Fluor is a majority investor in NuScale Power, a small modular reactor (SMR) technology company. SMR-generated power is 100 percent carbon-free, comparable to power generated from wind, sun or water, but requires just one percent of the land area to produce the same amount of power. It also avoids emitting more than 6 million tons of CO2 annually when comparing just one 60-megawatt NuScale plant with coal, and 2.5 million tons of CO2 when comparing one NuScale plant with natural gas.
In April 2018, NuScale's SMR design certification application became the first ever to complete U.S. Nuclear Regulatory Commission (NRC) Phase 1 review. In July 2019, the NRC completed Phases 2 and 3 of the design certification process. In December 2019, the NRC completed Phase 4 and it remains on track to finish the review by September 2020.
Utilizing NuScale Power's technology, the Utah Associated Municipal Power Systems (UAMPS) is planning to construct the first commercial small modular reactor (SMR) power plant. The SMR power plant will be located on the U.S. Department of Energy's (DOE) 890-square-mile Idaho site that could generate 720 MW of emissions-free power in a relatively small footprint.
In January 2019, the DOE reached an agreement to support power generated from a small modular nuclear reactor project by using power from one of the modules for research and power to supply a national laboratory. The DOE intends to draw from two modules of a 12-module SMR plant to be constructed at the Idaho National Laboratory by NuScale under UAMPS' Carbon Free Power Project. The plan is for the first module to be operational by late 2026 with the entire 12-module plant operational by 2027.
The modular reactors would be manufactured at a fabrication plant and delivered to a site for installation. Factory production can increase quality, reduce cost and shorten construction schedules. Capital costs are lower for smaller SMR plants, opening the possibility of nuclear power to a wider group of potential owners. The smaller scale modular design provides more flexibility for installing at sites in remote locations or for replacing retiring fossil plants. In January 2018, the NRC concluded that application of NuScale's safety design approach eliminates the need for class 1E power for its small modular reactor. Due to these benefits, SMRs are drawing a great deal of attention from governments, utilities (large and small), communities and the nuclear industry.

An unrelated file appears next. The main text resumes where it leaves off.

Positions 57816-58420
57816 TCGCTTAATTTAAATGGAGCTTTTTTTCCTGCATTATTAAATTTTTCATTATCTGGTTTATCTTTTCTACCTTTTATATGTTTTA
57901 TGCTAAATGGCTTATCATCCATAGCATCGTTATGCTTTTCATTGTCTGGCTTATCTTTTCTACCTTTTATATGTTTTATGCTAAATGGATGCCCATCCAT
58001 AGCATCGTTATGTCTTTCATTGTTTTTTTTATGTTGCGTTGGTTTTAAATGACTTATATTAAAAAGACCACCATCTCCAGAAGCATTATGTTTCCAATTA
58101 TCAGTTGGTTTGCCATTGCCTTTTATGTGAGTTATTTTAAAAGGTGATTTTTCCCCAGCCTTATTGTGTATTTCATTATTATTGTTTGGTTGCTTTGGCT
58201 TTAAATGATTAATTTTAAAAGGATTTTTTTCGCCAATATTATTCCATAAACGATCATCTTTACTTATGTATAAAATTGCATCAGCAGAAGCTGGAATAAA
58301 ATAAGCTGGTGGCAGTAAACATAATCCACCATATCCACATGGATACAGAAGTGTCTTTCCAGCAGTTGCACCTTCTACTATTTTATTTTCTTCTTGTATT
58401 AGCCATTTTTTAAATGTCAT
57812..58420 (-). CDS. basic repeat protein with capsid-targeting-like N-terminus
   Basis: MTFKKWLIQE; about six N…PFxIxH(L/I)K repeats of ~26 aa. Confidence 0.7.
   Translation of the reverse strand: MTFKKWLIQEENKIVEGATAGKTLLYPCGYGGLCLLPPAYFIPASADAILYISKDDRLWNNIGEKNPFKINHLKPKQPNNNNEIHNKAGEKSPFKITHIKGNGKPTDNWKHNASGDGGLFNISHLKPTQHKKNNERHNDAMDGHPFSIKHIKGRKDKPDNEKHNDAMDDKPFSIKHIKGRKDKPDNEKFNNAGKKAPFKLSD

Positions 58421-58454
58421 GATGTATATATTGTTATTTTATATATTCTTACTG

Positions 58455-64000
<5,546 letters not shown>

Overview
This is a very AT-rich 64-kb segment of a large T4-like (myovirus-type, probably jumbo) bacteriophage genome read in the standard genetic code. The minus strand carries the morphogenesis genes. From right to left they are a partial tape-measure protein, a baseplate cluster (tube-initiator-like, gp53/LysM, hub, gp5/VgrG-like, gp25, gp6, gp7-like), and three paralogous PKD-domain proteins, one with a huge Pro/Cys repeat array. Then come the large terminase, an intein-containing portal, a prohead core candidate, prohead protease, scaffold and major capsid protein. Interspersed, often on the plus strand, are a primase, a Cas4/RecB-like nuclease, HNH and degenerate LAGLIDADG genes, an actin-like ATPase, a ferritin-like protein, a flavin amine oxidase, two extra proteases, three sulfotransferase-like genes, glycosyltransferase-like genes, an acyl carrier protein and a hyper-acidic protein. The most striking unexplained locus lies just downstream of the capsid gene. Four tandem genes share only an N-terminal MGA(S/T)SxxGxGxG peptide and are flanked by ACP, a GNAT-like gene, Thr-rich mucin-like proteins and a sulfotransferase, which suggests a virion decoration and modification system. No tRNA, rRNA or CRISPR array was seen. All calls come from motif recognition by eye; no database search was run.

The American Society of Mechanical Engineers (ASME) has recognized NuScale's quality management by issuing the N Certificate of Authorization. This allows NuScale to apply a Certification Mark (N-Stamp) to its innovative NuScale Power Module, signifying that it has been designed and constructed in accordance with Section III of the ASME Boiler and Pressure Vessel Code.
In July 2019, NuScale announced agreements with Doosan Heavy Industries and Construction (DHIC) and Sargent & Lundy to provide cash investments and deployment support to NuScale. Both companies will furnish technical expertise, and DHIC will also manufacture key components of the reactor.
NuScale is working to bring SMRs to Canada. In November 2018, NuScale announced the signing of a memorandum of understanding (MOU) with Ontario Power Generation to support NuScale's vendor design review (VDR) with the Canadian Nuclear Safety Commission (CNSC). Later that month, NuScale announced an MOU with Bruce Power L.P., Canada's first private nuclear generator. Bruce Power will work with NuScale on evaluation, planning and licensing activities, including studies to demonstrate how SMR deployment can benefit Canadians.
In January 2019, NuScale Power announced that it had signed an MOU with the Jordan Atomic Energy Commission (JAEC) to evaluate NuScale’s SMR nuclear power plant for use in Jordan.
In March 2019, NuScale Power signed an MOU with Romania's Societatea Nationala Nuclearelectrica (SNN) for exchange of business and technical information on NuScale's innovative nuclear reactor technology.